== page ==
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The Game Boy was a handheld system manufactured by Nintendo. Released worldwide in 1989, it was the company's second portable system overall, following the Game & Watch lines of earlier years. Featuring a black and green LCD screen with an 8-way directional pad, two system control buttons, and two custom action buttons, players could play games stored on interchangeable cartridges (Game Paks) on 4 AA batteries for a stated 15 hours of run time. It was the first of four systems in a family produced for a total of 12 years, before it was ultimately discontinued and supplanted by its immediate successor, the Game Boy Advance. It was by far Nintendo's most successful handheld of its era.
Within the family, Nintendo released a variant model, the Game Boy Color, on or around 1998. This model upgraded various internal components to accommodate specially-designed games that took advantage of its foremost feature: a 16-bit color LCD capable of displaying up to 56 simultaneous colors per frame; yet it remained compatible with the original monochrome version's games. While Nintendo itself used variations in cartridge color and shape to identify Color-enabled and Color-exclusive games, other vendors reissued certain of their games to be adaptable to the system. The Game Boy Color also allowed the player to select from several preset color palettes for those games left unmodified.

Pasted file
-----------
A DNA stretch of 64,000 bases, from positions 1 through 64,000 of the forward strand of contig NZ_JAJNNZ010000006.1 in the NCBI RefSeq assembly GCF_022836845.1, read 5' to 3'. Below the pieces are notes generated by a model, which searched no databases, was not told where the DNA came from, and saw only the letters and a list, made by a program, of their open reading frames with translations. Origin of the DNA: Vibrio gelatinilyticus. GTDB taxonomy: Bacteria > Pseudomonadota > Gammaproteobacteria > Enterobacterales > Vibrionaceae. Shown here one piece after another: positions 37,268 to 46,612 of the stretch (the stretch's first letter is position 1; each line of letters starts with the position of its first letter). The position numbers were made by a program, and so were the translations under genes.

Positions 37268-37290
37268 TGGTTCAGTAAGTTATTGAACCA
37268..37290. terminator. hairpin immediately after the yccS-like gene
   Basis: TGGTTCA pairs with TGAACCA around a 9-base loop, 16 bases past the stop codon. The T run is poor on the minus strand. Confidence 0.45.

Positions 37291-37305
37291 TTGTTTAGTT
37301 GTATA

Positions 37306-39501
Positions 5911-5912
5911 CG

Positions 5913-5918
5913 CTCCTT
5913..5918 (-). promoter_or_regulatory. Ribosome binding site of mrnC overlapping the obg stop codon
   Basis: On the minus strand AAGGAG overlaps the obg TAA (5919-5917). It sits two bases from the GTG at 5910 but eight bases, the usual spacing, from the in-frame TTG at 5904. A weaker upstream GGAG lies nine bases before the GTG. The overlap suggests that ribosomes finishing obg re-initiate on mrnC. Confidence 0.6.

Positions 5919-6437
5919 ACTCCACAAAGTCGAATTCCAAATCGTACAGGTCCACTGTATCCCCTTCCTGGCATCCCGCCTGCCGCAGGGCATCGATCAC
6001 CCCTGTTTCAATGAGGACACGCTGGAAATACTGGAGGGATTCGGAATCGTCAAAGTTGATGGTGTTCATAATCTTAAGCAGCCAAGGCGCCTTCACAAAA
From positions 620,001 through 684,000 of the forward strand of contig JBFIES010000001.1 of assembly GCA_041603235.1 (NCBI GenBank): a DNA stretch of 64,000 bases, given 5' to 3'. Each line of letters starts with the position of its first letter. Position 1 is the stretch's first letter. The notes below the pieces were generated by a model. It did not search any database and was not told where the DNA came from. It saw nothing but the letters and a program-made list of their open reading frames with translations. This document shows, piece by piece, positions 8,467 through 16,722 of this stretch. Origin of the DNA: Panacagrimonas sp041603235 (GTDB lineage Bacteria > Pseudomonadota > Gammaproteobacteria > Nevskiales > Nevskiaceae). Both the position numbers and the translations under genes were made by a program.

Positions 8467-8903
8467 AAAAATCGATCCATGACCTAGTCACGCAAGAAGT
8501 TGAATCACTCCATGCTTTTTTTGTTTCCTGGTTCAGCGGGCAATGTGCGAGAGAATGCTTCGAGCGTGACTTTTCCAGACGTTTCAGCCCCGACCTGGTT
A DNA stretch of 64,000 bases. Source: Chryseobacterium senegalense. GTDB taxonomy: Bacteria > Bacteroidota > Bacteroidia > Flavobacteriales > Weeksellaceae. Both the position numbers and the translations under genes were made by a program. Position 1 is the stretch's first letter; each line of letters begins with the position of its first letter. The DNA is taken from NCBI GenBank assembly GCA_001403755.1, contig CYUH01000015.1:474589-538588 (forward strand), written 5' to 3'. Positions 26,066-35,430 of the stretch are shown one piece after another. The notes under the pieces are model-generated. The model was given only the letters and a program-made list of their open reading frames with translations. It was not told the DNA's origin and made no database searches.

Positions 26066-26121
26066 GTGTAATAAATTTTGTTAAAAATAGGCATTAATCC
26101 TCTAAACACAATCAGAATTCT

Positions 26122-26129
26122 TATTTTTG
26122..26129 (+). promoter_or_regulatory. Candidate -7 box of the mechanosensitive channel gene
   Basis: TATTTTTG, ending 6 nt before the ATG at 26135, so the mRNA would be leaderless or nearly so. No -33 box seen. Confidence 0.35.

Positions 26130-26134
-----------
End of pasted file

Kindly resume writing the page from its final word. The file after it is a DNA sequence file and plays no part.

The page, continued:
Nintendo also released two separate add-ons for its home consoles that permitted the use of Game Boy Game Paks on each console. The first, dubbed the Super Game Boy, was a pass-through adapter released late in the SNES lifecycle. The second, the Game Boy Player, was a sidecar hardware kit for the GameCube that came in the middle of its lifecycle.
Mana titles on Game Boy
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